25 May 2011
Coherent is to launch a high-power fiber laser later this year, chasing a booming market led by IPG Photonics.
Ahead of its planned 2011 launch, Coherent is using this year’s LASER World of Photonics expo to demonstrate its first 1 kW fiber laser – with a 2 kW version scheduled for next year, writes Matthew Peach.
Branded the Highlight 1000 FL, Coherent’s fiber laser is modular in design and will not be supplied in a fixed enclosure so that it can be integrated – OEM style – into customers’ bespoke cutting or welding systems.
Frank Gaebler, the company’s director of marketing, materials processing, told optics.org that he anticipates fiber lasers will soon account for “at least 50%” of the entire cutting and welding sector and that Coherent “wants to be at the heart of the market”.
Acknowledging the substantial head-start achieved by the market leader IPG Photonics and other laser companies, Gaebler commented, “Although it is said that this type of laser lasts forever, at Coherent we know that is not 100% correct."
“It’s not so much that we want to chase after these companies as to achieve a good share in this growing marketplace,” he added. “Saying that, I respect what they have achieved with this technology and I know the competition will be tough.”
Coherent has over the past two years developed its fiber laser with a proprietary design and the company’s own formula of doped fiber – “probably not radically different from typical fiber laser architectures,” Gaebler admits. What is different is an integrated shutter system, which Gaebler believes potential competitors do not yet offer, and enhanced serviceability.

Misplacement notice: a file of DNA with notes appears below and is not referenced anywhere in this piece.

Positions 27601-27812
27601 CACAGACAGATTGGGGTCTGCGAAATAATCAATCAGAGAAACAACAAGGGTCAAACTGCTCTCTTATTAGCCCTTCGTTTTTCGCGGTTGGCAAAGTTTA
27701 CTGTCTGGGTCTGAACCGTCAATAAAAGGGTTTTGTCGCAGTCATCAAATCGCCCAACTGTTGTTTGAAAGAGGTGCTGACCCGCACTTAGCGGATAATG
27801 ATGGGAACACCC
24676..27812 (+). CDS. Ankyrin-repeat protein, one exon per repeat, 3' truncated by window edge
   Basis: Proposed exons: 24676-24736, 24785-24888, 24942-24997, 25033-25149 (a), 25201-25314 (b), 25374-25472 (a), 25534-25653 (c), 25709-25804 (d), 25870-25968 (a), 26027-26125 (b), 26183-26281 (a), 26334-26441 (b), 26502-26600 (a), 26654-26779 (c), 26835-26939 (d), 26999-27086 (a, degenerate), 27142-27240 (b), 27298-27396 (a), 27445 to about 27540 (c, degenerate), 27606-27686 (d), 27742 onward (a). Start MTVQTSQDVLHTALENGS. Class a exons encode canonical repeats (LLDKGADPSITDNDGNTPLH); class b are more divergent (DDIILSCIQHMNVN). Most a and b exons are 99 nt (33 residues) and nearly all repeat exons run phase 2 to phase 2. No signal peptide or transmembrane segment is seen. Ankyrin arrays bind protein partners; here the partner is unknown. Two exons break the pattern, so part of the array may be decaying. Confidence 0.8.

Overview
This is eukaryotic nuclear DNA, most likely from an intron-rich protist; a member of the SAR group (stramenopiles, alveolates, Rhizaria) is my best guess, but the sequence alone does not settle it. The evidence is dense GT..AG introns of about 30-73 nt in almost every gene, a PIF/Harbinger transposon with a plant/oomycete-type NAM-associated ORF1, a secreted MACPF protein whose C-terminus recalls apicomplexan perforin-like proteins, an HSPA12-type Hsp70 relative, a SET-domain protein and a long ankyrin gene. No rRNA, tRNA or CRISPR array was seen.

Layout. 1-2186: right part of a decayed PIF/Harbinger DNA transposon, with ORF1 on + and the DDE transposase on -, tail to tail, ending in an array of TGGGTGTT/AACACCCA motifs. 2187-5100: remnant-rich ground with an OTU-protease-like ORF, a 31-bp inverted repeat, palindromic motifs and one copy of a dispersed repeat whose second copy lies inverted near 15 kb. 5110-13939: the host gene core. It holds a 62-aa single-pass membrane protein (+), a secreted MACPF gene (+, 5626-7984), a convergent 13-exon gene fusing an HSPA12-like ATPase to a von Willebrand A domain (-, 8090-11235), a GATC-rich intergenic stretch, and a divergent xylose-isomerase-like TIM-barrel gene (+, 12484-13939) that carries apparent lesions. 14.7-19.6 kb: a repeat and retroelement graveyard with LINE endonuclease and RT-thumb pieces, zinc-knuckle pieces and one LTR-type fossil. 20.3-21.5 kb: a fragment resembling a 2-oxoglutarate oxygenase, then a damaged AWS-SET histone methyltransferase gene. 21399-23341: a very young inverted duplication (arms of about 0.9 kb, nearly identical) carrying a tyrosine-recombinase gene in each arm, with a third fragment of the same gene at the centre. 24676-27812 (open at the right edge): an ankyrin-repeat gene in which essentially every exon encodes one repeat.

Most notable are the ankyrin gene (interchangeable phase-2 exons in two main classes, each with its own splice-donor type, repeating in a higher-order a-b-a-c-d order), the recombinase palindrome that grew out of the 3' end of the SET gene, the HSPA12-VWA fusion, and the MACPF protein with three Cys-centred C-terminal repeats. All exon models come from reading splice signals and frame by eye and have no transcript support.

“The key messages that we will be sending to the market around the launch later in 2011 will be that the Highlight 1000FL will be modular, OEM design-friendly and offer easy access to components. Among other things, this will mean that repairs and modifications will be easier without the whole unit needing to be transported.”
New releases at LASER 2011
Besides the prototype fiber laser development, Coherent launched a raft of other lasers at the Munich fair:
• It has expanded its Genesis family of multi-watt visible lasers for life sciences with two new models offering 2W and 4W of output power at 514 nm. Based on Coherent’s optically pumped semiconductor laser technology, the Genesis CX 514 is said to be the first solid-state laser to provide multiple watts of CW output at this legacy wavelength.
• The Metabeam 1000 is a turnkey, laser-based machining tool that enables cost-effective cutting of sheet metal. Using a 1000W, sealed CO2 laser (Coherent Diamond E 1000), the Metabeam offers substantially lower acquisition and operational costs when compared to legacy systems based on fast-flow lasers, Coherent claims.
• The HighLight D-Series is a new range of diode laser systems, which deliver both high power and an increased range of “smart” output beam shapes. For example, the HighLight 8000D, with output power of 8 kW, is said to be the most powerful, industrial, direct diode laser system currently available with free-space beam delivery.
• The new Chameleon Compact OPO-Vis optical parametric oscillator includes an optional fully integrated second harmonic accessory that provides automated frequency doubling of the OPO and the typical Chameleon laser output.
• Finally, the Vyper is a novel excimer laser annealing system that enables volume production of low temperature poly-silicon for “next generation” flat-panel displays.
This article has been been updated since initial publication.
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